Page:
A Lidl Lesson In Simplicity

The continuing expansion plans of both Lidl and Aldi have been in the news recently.  Lidl MD John Paul Scally spoke of his company’s ambition to have a Lidl store in close proximity to everyone in the country, requiring about 200 stores versus their current 152.  However, there’s also some potential hurdles to overcome, with Tesco lodging appeals with An Bord Pleanála against proposed developments by both of the “discounters”.  And it got me thinking about the evolving retail landscape in Ireland, and the many and varied predictions of what the future of grocery holds.

At one time, Tesco determined that this required 24 hour out-of-town superstores to service weekly shopping routines, only for customers to become less routine in behaviour and require more convenient, flexible solutions.

More recently, click and collect; home delivery; personalisation through data and rewards; virtual stores; drive thru; and Alexa and the “internet of things” (with its intelligent fridges and cupboards), have all sought a role in serving the sector. 

But perhaps Lidl and Aldi’s approach is proving to be the template for success, and one that Tesco is very much aware of.  Simplicity rooted in bricks and mortar.  Closer to the traditional corner store than Minority Report.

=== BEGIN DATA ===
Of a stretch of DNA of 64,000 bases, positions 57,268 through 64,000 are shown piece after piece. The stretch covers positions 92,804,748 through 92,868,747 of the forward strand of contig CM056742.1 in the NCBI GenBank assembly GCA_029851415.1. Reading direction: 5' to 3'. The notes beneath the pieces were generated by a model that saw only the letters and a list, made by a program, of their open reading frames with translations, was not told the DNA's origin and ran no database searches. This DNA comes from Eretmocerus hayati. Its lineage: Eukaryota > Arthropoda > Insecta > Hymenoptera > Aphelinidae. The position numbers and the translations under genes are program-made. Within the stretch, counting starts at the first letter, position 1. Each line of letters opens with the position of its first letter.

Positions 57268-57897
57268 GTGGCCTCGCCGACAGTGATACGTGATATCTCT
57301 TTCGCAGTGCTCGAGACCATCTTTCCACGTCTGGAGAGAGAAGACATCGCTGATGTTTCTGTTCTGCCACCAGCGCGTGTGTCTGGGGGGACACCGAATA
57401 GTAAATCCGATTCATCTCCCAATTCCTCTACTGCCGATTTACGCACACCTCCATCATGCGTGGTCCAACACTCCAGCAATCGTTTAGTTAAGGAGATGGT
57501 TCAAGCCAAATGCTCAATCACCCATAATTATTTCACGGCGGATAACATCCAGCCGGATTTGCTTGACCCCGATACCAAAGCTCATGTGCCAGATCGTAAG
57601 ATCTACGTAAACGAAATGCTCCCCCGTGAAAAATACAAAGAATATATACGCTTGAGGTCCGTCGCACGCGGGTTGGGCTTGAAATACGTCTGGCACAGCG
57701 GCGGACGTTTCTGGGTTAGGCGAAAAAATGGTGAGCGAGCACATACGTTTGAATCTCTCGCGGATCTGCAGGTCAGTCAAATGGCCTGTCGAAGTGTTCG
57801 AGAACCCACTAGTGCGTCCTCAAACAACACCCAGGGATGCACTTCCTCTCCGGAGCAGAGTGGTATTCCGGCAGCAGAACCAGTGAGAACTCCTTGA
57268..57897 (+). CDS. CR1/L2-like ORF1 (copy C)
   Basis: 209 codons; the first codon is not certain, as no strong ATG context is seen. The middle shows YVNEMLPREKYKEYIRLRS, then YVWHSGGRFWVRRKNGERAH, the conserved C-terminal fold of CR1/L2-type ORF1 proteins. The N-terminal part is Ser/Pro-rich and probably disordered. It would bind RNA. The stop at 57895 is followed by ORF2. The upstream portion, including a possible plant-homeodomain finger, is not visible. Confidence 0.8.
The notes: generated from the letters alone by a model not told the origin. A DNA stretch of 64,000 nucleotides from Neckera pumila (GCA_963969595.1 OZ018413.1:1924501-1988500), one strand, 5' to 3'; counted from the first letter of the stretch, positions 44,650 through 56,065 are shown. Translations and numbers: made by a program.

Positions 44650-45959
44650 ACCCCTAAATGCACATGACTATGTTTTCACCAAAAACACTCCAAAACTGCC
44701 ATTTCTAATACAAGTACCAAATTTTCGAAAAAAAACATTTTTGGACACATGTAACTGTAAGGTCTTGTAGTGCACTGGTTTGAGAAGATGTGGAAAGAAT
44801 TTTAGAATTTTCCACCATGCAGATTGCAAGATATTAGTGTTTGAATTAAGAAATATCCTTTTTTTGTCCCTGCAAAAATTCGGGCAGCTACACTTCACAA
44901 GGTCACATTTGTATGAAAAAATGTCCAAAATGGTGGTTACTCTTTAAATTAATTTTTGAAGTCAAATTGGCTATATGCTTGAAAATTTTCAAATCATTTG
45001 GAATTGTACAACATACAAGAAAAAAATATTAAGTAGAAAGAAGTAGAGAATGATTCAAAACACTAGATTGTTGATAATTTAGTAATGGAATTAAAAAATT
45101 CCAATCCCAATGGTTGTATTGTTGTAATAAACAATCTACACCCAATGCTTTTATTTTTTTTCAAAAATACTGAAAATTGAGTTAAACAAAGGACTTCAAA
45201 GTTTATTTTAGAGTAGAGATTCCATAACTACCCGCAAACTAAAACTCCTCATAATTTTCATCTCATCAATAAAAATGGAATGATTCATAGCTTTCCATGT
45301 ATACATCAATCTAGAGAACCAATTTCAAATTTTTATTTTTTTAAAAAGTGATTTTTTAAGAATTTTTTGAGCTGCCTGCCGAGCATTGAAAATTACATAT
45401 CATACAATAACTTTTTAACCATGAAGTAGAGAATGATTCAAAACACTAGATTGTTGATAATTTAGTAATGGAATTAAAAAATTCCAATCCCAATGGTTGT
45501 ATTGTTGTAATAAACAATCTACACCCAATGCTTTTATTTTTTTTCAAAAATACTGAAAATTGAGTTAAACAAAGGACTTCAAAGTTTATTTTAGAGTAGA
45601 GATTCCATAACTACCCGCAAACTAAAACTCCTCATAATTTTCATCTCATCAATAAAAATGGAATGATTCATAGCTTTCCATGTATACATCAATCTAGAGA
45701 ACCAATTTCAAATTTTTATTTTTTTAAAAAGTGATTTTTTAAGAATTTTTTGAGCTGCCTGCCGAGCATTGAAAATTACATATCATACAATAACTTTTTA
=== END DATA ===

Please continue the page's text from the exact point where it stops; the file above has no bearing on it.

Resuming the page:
Not that the model is simple in its development or execution (both embrace a “lean” approach that focuses on efficient stock through-put, limits warehouse space, and reduces waste and green emissions), rather it is clever in its recognition that we are simple in our behaviours.  We have enough complexity to navigate, without grocery shopping being anything more than a regular chore, with a treat here and there.

(Source;, 13.08.2017)

Aldi entered the Irish market in 1999, with Lidl following in 2000.  Early criticisms focused primarily on the lack of Irish produce, however both have rectified that in the interim years.  By 2013 Lidl was sourcing 40% of its produce in Ireland and recent figures reveal that it now purchases over half a billion euro worth of Irish produce each year, with about 30% of this going for sale in overseas stores. 

Both have masterfully woven themselves into Irish society, with their bricks and mortar presence complementing the approach to sourcing local produce and in Lidl’s case, its support of women’s GAA.  

With a combined share of the grocery market now standing at 23.5%, their success is rooted in consistency and convenience.  They don’t do rewards programmes, but consistently reward customers with genuine everyday low prices.  They don’t do home delivery, but strive to make the shopping experience as quick and convenient as possible.  As others add complexity, Lidl and Aldi embrace simplicity.  Simple.